If the Childhood Obesity Plan for Action was a recipe, it might well be judged as bland and not very nutricious.
It has certainly been stewing for a very long time, only to be brought to the table in the middle of August when the new Prime Minister is up a Swiss mountain (no doubt meeting the physical activity guidelines) and most of the relevant ministers are also taking their holidays.
The previous week had also seen the childcare minister finally confirmed and the early years funding review and consultation released, so there's a lot to get to grips with when summer is over.
The childhood obesity plan points out that the NHS is spending more than £5bn a year on overweight and obesity-related ill-health, and that children from the poorest income groups are most affected, and yet the plan feels so lightweight overall.
Much of its language is about ‘encouraging’, ‘challenging’ and ‘supporting’ the food and drink industry, scientists, public health bodies, schools and children and families themselves to improve nutrition and physical activity levels. There is little of either the carrot or the stick in terms of mandatory changes.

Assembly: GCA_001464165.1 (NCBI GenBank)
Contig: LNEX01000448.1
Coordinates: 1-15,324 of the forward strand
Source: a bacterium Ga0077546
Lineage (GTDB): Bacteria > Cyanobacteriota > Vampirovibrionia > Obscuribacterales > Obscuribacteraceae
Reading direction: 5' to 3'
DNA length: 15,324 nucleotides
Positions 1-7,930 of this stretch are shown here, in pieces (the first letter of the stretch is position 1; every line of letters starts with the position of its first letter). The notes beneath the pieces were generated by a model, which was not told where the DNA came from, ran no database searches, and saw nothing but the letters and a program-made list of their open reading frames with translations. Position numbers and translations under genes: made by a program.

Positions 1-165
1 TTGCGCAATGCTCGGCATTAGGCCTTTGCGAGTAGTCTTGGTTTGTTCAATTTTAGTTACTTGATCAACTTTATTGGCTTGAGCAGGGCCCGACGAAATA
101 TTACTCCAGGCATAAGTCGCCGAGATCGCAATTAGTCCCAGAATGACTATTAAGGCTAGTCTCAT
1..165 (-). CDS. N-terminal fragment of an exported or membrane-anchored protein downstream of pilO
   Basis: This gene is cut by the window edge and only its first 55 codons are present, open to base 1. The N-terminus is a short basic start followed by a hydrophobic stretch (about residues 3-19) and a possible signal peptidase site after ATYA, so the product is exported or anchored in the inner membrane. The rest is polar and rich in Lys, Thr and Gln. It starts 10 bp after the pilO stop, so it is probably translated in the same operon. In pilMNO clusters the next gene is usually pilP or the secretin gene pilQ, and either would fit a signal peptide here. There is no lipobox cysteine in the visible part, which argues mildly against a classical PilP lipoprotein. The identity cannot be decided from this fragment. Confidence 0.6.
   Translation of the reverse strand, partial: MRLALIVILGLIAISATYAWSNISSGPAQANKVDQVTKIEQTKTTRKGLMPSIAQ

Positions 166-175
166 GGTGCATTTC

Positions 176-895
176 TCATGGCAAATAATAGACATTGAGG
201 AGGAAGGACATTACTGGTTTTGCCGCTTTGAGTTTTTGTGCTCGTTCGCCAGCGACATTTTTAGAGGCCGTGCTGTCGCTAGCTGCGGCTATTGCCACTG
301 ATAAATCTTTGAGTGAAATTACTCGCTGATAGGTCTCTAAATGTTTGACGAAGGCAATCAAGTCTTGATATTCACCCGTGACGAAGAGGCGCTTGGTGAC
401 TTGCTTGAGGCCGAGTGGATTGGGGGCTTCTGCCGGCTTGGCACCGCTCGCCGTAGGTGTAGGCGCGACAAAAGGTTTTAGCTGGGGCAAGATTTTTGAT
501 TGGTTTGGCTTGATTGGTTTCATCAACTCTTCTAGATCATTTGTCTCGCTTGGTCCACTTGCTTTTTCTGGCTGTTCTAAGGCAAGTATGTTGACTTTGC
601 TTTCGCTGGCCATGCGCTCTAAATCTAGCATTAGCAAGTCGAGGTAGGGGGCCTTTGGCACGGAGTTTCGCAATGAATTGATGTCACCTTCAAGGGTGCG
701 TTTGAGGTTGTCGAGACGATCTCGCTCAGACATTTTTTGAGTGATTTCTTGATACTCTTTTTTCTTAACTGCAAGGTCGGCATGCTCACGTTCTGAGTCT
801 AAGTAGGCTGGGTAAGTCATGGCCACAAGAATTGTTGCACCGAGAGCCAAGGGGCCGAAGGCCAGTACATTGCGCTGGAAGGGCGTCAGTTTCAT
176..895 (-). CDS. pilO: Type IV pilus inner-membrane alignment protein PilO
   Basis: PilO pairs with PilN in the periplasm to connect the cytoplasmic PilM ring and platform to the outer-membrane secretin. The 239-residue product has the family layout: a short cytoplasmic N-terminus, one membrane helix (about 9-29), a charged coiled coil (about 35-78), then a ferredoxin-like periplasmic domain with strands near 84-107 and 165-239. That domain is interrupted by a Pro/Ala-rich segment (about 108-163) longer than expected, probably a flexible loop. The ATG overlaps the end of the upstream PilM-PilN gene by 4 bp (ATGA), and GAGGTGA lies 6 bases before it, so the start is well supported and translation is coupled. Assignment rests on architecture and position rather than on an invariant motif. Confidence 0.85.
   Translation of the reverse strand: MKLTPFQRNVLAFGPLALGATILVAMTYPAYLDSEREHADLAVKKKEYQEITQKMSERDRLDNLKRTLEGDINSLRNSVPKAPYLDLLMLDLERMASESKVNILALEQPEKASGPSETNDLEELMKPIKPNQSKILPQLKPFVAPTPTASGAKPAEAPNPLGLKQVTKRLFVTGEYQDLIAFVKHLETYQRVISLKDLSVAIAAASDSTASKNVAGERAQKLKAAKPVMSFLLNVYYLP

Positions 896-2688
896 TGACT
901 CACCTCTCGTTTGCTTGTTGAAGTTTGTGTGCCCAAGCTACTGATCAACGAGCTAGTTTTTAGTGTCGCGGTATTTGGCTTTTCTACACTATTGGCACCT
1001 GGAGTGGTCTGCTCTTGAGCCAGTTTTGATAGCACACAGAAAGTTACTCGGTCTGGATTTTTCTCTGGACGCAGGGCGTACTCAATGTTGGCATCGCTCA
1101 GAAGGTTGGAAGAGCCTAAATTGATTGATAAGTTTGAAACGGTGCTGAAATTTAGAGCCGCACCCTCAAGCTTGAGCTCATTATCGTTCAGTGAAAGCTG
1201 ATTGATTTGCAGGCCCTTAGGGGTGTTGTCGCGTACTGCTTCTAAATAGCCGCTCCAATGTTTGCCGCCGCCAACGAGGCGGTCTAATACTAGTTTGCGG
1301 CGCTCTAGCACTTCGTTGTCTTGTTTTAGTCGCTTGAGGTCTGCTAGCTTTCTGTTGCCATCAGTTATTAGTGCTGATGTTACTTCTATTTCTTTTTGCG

No mention is made of junk food ads in popular TV programmes, and academies and free schools are not to be made subject to the School Food Standards.
On the plus side, the Early Years Foundation Stage Framework will be updated to make reference to the early years physical activity guidelines, including active play.
This is just the start of the conversation, the plan says, but it hints at the pressure for compromise in ‘respecting consumer choice, economic realities and, ultimately, our need to eat’. Our need to be healthy should have resulted in a tougher approach.